Tory Refugees on the Way to Canada by Howard Pyle

Loyalists in New Hampshire in the 1770s

I had the great fortune to hear the Town Historian of Derry, New Hampshire speak about the history of Nutfield, as it was known on July 19th. He told a fascinating story of Stephen Holland, a well-known Tory who lived in East Derry during the time that America was about to claim her independence from British rule.

Curious, I searched the Accessible Archives databases to see what was known about Mr. Holland and came across some interesting information in the “History of Rockingham” about the lives of those whose loyalty remained with the Crown instead of the newly forming nation:

…Stephen Holland was the most prominent. His reputation as a Tory was more than local, as the history of the times clearly proved. He was a tavernkeeper and merchant, a man of wealth and education…He was…banished by the act of November 19, 1778 [because he was sympathetic to the British cause, or in Mr. Holmes description ‘a spy,’] and his property, numbering four farms, was confiscated.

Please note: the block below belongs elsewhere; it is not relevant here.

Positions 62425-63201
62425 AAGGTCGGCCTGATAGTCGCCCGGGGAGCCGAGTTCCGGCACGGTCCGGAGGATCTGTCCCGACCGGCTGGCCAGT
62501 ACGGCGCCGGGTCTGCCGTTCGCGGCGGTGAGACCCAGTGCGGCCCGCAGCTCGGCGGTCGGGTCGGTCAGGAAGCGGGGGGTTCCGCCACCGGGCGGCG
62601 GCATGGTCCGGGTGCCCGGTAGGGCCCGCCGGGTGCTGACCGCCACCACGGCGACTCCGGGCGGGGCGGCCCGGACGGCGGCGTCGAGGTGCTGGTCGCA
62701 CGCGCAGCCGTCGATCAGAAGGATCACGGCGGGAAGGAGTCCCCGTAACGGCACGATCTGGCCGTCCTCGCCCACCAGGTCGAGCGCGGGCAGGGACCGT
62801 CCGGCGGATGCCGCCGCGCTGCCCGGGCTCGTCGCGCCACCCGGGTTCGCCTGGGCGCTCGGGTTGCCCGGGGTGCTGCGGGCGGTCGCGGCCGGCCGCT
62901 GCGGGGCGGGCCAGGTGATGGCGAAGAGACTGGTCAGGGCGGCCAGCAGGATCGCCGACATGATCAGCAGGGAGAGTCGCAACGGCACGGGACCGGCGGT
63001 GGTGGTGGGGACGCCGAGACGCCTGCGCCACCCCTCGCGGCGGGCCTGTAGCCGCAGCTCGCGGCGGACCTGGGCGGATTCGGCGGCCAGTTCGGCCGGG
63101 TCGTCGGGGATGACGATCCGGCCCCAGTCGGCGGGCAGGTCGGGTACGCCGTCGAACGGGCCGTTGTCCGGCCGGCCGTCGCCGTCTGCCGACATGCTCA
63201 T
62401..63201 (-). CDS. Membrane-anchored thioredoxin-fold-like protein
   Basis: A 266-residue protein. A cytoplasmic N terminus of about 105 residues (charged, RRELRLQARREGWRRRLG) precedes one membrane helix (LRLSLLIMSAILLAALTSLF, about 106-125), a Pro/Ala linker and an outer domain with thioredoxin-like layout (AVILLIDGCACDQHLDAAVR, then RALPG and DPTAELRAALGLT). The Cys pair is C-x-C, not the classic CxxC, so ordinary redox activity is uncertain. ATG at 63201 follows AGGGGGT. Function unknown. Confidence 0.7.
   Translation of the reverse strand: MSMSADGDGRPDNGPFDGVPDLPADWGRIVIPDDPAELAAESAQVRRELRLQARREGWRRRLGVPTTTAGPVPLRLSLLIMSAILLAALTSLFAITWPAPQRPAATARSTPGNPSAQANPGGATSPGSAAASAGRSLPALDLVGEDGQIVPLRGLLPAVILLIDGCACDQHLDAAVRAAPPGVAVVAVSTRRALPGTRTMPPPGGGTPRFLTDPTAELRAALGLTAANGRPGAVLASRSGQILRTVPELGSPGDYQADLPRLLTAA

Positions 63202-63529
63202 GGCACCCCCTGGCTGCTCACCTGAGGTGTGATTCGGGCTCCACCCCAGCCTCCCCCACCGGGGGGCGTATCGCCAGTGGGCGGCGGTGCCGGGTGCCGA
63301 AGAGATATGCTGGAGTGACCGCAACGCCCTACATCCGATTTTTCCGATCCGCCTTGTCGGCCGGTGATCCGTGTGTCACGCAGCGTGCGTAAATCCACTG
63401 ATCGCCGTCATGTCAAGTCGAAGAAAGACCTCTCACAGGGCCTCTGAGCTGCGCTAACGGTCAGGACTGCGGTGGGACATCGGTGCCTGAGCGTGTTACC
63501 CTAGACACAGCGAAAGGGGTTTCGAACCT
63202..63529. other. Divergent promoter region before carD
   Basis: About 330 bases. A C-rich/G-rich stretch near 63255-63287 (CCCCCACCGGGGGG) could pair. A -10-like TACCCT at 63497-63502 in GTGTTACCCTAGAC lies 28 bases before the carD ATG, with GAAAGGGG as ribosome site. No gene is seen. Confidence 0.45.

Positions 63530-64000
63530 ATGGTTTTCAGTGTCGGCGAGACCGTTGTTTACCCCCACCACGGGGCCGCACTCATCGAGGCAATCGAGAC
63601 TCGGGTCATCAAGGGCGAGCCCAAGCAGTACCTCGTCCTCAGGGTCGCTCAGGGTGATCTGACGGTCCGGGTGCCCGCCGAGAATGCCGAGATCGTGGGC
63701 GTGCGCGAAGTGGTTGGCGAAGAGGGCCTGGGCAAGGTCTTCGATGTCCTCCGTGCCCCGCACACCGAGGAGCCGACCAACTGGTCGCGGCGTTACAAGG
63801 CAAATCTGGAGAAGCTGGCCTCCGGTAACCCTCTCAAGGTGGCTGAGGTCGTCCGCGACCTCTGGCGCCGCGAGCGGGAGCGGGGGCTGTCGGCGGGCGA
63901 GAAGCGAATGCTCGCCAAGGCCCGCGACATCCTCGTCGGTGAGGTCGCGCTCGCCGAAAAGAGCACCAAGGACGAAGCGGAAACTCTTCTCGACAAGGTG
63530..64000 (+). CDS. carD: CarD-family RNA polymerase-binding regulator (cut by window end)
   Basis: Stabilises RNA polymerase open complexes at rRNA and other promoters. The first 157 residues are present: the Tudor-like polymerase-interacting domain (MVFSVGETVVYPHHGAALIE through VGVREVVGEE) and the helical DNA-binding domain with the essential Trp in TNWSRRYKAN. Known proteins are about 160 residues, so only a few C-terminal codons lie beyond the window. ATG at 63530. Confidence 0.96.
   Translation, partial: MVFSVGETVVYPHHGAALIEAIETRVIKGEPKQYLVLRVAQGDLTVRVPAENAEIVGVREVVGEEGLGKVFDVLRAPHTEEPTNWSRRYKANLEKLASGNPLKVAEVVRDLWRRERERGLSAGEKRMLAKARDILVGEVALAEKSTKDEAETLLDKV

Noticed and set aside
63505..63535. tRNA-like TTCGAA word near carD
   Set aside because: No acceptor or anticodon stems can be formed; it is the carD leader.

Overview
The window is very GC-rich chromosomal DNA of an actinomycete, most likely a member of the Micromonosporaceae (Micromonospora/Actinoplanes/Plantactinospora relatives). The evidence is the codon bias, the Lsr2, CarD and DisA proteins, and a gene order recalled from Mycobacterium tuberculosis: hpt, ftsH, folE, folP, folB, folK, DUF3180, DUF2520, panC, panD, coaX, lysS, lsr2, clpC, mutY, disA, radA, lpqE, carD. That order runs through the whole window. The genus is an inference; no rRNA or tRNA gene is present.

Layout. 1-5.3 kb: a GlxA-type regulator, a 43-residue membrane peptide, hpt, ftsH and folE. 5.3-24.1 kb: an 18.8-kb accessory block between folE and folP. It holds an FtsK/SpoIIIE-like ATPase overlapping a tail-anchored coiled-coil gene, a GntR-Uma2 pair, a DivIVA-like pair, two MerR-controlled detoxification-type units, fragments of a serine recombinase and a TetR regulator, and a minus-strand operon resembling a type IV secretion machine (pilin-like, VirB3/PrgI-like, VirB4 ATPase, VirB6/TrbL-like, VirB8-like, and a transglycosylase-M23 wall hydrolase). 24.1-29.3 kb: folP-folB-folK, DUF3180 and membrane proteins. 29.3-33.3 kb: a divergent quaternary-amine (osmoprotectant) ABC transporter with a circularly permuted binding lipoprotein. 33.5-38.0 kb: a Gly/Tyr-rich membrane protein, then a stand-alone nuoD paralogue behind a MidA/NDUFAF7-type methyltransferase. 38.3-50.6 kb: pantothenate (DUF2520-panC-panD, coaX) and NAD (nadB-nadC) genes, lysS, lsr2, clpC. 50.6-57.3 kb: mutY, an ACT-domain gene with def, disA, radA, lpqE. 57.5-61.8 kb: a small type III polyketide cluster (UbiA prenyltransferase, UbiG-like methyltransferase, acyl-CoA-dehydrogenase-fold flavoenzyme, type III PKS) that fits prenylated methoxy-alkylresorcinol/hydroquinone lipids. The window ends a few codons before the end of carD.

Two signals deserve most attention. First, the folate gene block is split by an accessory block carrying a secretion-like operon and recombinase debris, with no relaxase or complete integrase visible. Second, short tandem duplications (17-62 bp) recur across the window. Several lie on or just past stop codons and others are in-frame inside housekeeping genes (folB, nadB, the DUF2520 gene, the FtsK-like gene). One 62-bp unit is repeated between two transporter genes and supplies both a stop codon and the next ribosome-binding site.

Apparently there were about twenty Tories in East Derry including a Mr. John Clark. Not as prominent as Stephen Holland, Clark was “confined for a time to his own premises, with liberty only to attend church on Sunday. He ventured to step across his lines to pick up a hawk he had shot, for which he was fined.

In defense of the Tories, their entire lifestyle was dependent on the Crown. For those who did not want to lose their position in society and their financial backing, maintaining good relations with the hands that fed you so to speak was crucial to their well-being and the well-being of their families. In colonial societies, the tight-knit community could really control what people did as Mr. Clark found out by trying to retrieve his dinner.

So, whatever became of Mr. Holland and Mr. Clark? The local Forest Hill Cemetery shows that there are several John Clarks buried within it. However, there are no Stephen Hollands to be found. Perhaps Mr. Clark reformed his ways and was able to live out his life peacefully with his colonial neighbors. Perhaps Mr. Holland removed himself to Britain or Canada to begin life anew. Once again, I have more questions than answers. Looks like it’s time to head back to the records and see what else I can find!


History of Rockingham County New Hampshire and Representative Citizens, 1915

All images included in blog posts are from either Accessible Archives collections or out of copyright public sources unless otherwise noted. Common sources include the Library of Congress, The Flickr Commons, Wikimedia Commons, and other public archives.

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